Advantageously a supply line leads into a preferably inclined inlet channel which is integrated into the bottom flange as a radial channel parallel to the bottom, in particular opposite the outer bottom of the rotor. The construction may be designed so that the rotor has its maximum diameter and circumference, respectively, at its flat or concave top, with an outer surface reentering toward the rotor bottom from a peripheral edge or curve.
A very intensive radial feeding of the medium will be achieved if a deflecting body consisting of a flat cone reaching up to the area of the premixing chamber and having at least one cone-shaped or concave outer surface with a steeper cone sector angle, is formed at the bottom of the rotor, the transition between neighbouring deflection surfaces being preferably designed as a sharp edge in order to obtain additional vortexing. Consequently at least two conical and/or curved surfaces bordering obtuse-angled on each other may peripherally enclose a stepped surface of the rotor hub and have angles that become steeper to the outside. Said deflection surfaces will guide the partial stream particularly effectively into the main chamber. Therefore the vigorous centrifugal flow at the outer stator ring has already an axis-parallel component which will most effectively enhance the introduction of the partial stream into the main chamber.
A preferred embodiment has a stator with a hood which confines, outside the outer stator ring, a deflection chamber provided near the bottom flange with outlet orifices distributed over the circumference, the feeding element being arranged adjacent the rotor directly above the inlet formed centrally in the hood. This extremely compact assembly may be flanged directly to a container bottom. It ensures a high degree of homogenization by recirculation in a narrow space.
Dispersing apparatuses are typically manufactured with very small tolerances for precise assembly. Especially in view of the small minimum clearances in the axially adjustable rotor/stator system, which may be down to 0.1 mm, a drive designed as hollow shaft motor is very useful, with support by a bottom flange and a bearing flange arranged at right angle. In order that the driving shaft inserted fractionally in the hollow shaft be dimensionally stable during operation, the rotor shaft is preferably axially supported within a slide ring packing by stops and disc springs so that a linear extension of the hollow shaft and thus of the driving shaft will only be possible in the direction away from the bottom flange. Thus heat influences caused by the underlying motor will be reliably compensated for in a surprisingly simple way. Though the driving shaft may reach temperatures of e.g. up to 120° C. in continuous operation, practically no thermal expansion will thus occur at the dispersing apparatus arranged above; rather, linear extensions of the hollow shaft of the motor, which are inevitable during heating up, will occur only in the direction leading away from the dispersing apparatus. Therefore an optimum shearing effect will always exist at the rotor/stator system owing to the invariably narrow gap. For adjustment of a pulsation effect, the pressure distribution in the dispersing apparatus is controlled at the outlet side, preferably by choosing the flow path, the flow distance and the looping angle, respectively, in the outlet channel behind the outlet socket; or by means of surface dimensioning and arrangement of the outlet orifices, which permits easy adaptation to special operating conditions.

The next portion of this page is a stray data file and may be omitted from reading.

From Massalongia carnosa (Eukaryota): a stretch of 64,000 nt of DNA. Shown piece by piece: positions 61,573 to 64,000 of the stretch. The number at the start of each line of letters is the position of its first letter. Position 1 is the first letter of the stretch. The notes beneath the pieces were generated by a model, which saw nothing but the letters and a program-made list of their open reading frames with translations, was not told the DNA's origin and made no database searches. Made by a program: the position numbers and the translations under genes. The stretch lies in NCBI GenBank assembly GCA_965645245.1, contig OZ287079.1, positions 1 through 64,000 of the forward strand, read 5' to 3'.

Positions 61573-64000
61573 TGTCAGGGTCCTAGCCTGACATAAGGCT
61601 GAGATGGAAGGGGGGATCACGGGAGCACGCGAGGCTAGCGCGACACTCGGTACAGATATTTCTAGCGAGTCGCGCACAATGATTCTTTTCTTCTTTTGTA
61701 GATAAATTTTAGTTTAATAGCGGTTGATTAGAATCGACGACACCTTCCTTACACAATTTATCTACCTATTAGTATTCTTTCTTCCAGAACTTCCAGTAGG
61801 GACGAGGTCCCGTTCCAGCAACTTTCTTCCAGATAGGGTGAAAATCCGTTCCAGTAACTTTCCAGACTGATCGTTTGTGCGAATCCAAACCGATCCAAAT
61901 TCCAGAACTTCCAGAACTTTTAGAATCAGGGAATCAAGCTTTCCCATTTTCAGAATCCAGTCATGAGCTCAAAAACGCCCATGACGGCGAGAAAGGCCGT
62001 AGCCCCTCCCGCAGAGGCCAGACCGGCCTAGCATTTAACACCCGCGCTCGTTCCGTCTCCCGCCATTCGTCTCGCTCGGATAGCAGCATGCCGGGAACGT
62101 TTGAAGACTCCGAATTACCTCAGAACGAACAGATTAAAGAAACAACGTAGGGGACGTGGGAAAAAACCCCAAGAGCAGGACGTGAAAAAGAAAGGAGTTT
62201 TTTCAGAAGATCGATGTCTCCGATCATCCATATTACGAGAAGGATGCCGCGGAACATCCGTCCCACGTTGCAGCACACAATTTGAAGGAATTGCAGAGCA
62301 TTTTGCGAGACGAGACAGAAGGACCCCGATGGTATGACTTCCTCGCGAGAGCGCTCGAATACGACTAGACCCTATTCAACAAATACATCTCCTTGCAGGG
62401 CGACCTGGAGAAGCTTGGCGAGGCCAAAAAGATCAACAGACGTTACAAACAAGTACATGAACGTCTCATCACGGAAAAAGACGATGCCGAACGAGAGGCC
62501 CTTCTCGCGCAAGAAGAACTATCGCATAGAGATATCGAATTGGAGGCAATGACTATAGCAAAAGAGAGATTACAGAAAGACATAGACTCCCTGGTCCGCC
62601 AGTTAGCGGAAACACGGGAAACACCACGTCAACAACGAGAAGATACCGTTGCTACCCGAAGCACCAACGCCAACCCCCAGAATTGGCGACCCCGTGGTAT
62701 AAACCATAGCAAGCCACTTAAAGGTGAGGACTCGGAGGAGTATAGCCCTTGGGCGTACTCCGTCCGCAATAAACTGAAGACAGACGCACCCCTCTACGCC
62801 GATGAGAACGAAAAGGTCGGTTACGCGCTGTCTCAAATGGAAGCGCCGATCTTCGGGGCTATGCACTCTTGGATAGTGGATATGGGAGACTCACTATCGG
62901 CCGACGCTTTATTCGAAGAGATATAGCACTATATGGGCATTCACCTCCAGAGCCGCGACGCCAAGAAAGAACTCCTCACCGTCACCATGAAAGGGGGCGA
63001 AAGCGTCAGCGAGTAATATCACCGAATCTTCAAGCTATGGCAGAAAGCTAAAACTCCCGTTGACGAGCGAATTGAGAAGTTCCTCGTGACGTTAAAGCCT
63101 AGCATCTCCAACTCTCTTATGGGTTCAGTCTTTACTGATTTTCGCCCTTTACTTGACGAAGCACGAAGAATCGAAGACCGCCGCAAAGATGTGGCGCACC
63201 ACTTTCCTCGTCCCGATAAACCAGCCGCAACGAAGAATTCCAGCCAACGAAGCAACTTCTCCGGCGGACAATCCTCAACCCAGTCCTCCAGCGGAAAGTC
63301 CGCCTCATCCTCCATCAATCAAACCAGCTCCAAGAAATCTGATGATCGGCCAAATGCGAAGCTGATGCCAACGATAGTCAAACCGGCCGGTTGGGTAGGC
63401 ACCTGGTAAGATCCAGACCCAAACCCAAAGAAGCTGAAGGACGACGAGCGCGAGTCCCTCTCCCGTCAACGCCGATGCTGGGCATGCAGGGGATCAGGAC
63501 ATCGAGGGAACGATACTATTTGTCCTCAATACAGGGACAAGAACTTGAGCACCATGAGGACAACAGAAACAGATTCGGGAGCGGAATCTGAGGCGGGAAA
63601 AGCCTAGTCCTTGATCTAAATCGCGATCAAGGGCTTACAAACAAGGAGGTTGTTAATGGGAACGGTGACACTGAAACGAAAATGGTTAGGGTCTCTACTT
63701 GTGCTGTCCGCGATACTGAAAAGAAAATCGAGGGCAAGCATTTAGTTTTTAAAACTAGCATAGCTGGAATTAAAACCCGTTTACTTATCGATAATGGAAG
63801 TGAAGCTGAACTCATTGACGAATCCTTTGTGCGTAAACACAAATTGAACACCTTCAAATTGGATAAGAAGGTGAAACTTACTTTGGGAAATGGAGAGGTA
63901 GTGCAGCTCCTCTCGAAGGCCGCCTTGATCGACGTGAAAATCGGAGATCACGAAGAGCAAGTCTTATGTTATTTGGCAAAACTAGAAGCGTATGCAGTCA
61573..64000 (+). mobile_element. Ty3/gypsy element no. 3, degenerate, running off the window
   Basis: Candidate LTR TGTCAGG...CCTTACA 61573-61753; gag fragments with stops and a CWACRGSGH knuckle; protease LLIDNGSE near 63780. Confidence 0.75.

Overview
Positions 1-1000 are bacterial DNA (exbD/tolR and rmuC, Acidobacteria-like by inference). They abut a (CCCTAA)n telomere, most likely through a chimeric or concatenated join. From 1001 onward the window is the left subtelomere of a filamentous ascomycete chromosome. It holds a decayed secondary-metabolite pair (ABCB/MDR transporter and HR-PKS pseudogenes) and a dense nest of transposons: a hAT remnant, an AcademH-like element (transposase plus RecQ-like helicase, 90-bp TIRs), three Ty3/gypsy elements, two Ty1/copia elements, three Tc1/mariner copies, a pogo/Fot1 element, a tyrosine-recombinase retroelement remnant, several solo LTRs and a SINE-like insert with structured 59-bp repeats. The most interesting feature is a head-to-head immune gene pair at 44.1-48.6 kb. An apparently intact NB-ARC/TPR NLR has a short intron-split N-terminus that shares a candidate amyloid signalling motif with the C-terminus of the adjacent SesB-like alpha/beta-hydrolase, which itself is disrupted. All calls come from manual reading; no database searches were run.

An attachment to be flanged to the container bottom may have an inlet pipe surrounding the feeding element, which provides for particularly vigorous suction of the medium. From an outlet socket, a line branches off which may be controlled by e.g. a valve and which returns to or into the upper part of the container, if desired with such a tangential angle that a product rotation generated by the agitator or feeding element will be slowed down. Air pockets will be avoided if the line is returned below the minimum product level in the container. The return line can be heated or cooled as required and be installed at least partly outside the container which holds e.g. 16 I [liters] in a laboratory plant and e.g. 10,000 l [liters] in an industrial plant with high dispersion powers, e.g. In the range between 30 and 50 kW, this new possibility of external cooling is a great advantage.
Further reduction of droplet sizes will be achieved by admitting ultrasonic action to one or both stages of the dispersing apparatus, for which stages the rotor forms an intermittent reflector. The rotor teeth rotating past the stator teeth will thus provide an intermittent-continuous homogenization of the product.
Important is the possibility to adjust the passage volume in the area of the premixing chamber, especially by changing the shape of the rotor and/or of the stator w unchanged shear edge length. If the stator orifices in the second stage are modified (with the device remaining otherwise unchanged), the shear gradient and thus the volume-related energy will be influenced whereas the shear edge of the stator teeth confining the premixing chamber remains the same. Conversely, in order to influence the energy density of the partial stream and the retention time, the shear edge length may be adjusted while the premixing chamber volume remains the same. The process behaviour may thus be optimally adapted to the actual mixing job with relatively simple devices.